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Teen Relationship Abuse

Topic Overview

Teen dating violence is just as serious as adult domestic violence. And it's common. About 2 in 10 teen girls say they have been physically or sexually abused by a dating partner. About 1 in 10 teen boys reports abuse in dating relationships.

Teen dating abuse is a pattern of abusive behavior used to control another person. It can be:

  • Any kind of physical violence or threat of physical violence to get control.
  • Emotional or mental abuse, such as playing mind games, making you feel crazy, constantly texting you, or constantly putting you down or criticizing you.
  • Sexual abuse, including making you do anything you don't want to do, refusing to have safer sex, or making you feel bad about yourself sexually.

Who's at risk?

Like adult domestic violence, teen relationship abuse affects all types of teens, regardless of how much money your parents make, what your grades are, how you look or dress, your religion, or your race. Teen relationship abuse occurs in straight, gay, and lesbian relationships.

Relationship abuse is not just dangerous for you physically and emotionally. It can also put you at risk for other health problems, such as:

Teens in abusive relationships are also more likely to take sexual risks, do poorly in school, and use drugs, alcohol, and tobacco. Girls are at higher risk for pregnancy and sexually transmitted infections (STIs).

Is it abuse?

Abusive relationships can have good times and bad times. Part of what makes dating violence so confusing is that there is loved mixed with the abuse. This can make it hard to tell if you are really being abused. But you deserve to be treated in a loving, respectful way by your boyfriend or girlfriend.

Does your boyfriend or girlfriend:

  • Act bossy and make all the decisions?
  • Put you down in front of friends?
  • Threaten to hurt or kill himself or herself?
  • Blame you for "making" him or her treat you badly?
  • Pressure you to have or force you to have unprotected sex?
  • Stalk you? This can include constantly texting or calling you to find out where you are and who you're with. You might think that's about caring, but it's really about controlling the relationship.

Do you:

  • Feel less confident about yourself when you're with him or her?
  • Feel scared or worried about doing or saying "the wrong thing"?
  • Find yourself changing your behavior out of fear or to avoid a fight?

If you answered "yes" to any of these questions, you might be in an abusive relationship. There are people who can help you. You're not alone. Talk to your parents or another adult family member, a school counselor, a teacher, or someone else you trust. Call a help center or hotline to get help.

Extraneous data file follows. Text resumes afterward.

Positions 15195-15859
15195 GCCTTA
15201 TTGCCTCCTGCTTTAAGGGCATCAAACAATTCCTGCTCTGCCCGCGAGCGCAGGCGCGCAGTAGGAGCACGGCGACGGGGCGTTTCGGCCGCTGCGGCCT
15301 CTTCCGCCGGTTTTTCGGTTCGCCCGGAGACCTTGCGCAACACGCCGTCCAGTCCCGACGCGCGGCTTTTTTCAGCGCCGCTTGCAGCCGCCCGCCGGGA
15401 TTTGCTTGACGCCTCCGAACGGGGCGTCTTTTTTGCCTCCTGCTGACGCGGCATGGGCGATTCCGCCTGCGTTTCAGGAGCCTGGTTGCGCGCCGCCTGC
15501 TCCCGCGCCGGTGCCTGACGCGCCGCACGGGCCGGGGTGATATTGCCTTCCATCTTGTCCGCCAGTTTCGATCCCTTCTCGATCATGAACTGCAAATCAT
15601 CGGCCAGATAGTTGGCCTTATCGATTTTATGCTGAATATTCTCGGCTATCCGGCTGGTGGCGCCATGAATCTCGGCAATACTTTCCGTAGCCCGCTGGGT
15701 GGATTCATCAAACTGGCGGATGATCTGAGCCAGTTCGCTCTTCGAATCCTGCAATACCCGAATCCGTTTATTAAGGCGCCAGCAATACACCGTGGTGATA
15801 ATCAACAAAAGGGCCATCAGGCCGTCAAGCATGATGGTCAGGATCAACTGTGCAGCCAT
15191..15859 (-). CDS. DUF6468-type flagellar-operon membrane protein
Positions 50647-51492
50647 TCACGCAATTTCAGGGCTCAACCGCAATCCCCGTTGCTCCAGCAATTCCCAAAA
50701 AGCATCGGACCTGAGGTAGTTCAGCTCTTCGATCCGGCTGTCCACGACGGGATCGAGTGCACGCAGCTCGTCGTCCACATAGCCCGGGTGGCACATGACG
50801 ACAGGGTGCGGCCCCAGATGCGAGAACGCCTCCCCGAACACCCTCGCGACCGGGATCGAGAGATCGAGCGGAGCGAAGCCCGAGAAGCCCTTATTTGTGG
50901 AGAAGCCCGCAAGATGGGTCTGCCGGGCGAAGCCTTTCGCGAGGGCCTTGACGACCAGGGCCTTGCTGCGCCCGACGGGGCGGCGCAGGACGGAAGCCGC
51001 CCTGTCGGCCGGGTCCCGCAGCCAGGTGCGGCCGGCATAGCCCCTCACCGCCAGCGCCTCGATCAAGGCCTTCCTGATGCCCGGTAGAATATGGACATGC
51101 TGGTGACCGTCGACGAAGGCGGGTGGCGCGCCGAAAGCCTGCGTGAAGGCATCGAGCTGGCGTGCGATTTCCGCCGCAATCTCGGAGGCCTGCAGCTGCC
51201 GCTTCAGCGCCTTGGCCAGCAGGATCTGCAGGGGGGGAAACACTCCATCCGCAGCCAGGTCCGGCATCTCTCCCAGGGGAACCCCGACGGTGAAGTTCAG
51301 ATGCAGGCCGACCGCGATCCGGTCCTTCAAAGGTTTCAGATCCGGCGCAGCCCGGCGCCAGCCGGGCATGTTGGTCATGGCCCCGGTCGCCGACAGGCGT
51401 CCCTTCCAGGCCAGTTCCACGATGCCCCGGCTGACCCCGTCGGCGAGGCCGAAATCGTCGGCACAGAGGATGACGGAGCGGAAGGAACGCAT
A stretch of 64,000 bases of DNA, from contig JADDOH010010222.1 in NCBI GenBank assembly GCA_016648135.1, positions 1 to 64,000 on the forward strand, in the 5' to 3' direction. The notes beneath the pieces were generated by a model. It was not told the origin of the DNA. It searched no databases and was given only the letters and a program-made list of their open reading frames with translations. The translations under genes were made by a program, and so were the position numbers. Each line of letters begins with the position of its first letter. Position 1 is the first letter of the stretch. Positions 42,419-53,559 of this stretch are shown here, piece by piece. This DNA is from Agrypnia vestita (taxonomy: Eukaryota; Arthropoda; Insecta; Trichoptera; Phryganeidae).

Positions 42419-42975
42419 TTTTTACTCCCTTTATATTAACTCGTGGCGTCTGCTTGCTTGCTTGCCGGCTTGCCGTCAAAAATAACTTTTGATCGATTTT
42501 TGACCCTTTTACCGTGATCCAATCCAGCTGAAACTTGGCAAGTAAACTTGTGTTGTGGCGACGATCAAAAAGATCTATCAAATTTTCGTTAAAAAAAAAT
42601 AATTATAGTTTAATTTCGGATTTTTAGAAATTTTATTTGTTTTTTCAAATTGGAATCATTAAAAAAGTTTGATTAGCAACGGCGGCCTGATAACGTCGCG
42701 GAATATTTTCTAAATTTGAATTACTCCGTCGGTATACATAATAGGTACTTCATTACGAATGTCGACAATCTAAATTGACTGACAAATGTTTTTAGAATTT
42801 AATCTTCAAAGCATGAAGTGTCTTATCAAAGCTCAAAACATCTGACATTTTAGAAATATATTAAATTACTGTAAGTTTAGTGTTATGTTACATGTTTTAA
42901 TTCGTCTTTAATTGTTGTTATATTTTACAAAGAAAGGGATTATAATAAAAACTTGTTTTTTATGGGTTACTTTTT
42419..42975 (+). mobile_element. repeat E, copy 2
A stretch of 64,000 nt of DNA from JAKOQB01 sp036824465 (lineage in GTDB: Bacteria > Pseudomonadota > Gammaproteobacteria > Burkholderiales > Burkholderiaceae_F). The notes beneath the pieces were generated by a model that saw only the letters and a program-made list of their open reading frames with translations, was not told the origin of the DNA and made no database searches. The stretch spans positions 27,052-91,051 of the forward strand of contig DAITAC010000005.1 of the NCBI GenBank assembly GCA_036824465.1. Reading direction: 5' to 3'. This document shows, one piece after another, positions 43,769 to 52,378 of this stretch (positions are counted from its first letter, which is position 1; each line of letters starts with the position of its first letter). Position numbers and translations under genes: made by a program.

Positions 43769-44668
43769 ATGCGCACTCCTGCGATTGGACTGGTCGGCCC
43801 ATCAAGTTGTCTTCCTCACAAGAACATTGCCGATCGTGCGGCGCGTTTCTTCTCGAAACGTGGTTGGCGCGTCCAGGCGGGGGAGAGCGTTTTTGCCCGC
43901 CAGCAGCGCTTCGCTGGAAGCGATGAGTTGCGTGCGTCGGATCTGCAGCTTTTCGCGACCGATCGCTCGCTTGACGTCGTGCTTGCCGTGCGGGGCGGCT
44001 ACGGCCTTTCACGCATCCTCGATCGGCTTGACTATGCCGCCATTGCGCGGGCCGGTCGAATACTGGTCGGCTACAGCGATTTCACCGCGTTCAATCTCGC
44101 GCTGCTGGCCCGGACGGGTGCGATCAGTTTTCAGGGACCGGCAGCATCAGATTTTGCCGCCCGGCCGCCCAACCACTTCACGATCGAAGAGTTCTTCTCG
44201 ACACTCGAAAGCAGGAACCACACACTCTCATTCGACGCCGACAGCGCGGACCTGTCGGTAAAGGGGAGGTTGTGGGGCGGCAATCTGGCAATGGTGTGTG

Hotlines for help

These national hotlines can help you find resources in your area.

  • National Domestic Violence Hotline toll-free: 1-800-799-SAFE (1-800-799-7233), or see the website at www.ndvh.org.
  • National Teen Dating Abuse Hotline toll-free: 1-866-331-9474 or (1-866-331-8453 TTY) or see the website at www.loveisrespect.org.

How parents can help

Teens may not have the experience or maturity to know if their relationships are abusive. A teen may think of dating violence as only physical violence—pinching, slapping, hitting, or shoving. Teens may not realize that any relationship involving physical violence, sexual violence, emotional abuse, or the threat of violence is an unhealthy relationship.

For example, a teen may think his or her partner cares when he or she calls, texts, emails, or checks in all the time. But that kind of behavior is about controlling the relationship.

Talk with your teen about what makes a healthy relationship. Explain that a caring partner wouldn't do something that causes fear, lowers self-esteem, or causes injury. Let teens know that they deserve respect in all of their relationships. Think about values and messages that you want to pass on.

You might start by asking your teen:

  • Is your boyfriend or girlfriend easy to talk to when there are problems?
  • Does he or she give you space to spend time with other people?
  • Is he or she kind and supportive?

Related Information

Credits

By Healthwise Staff
William H. Blahd, Jr., MD, FACEP - Emergency Medicine
H. Michael O'Connor, MD - Emergency Medicine
Last Revised September 5, 2013

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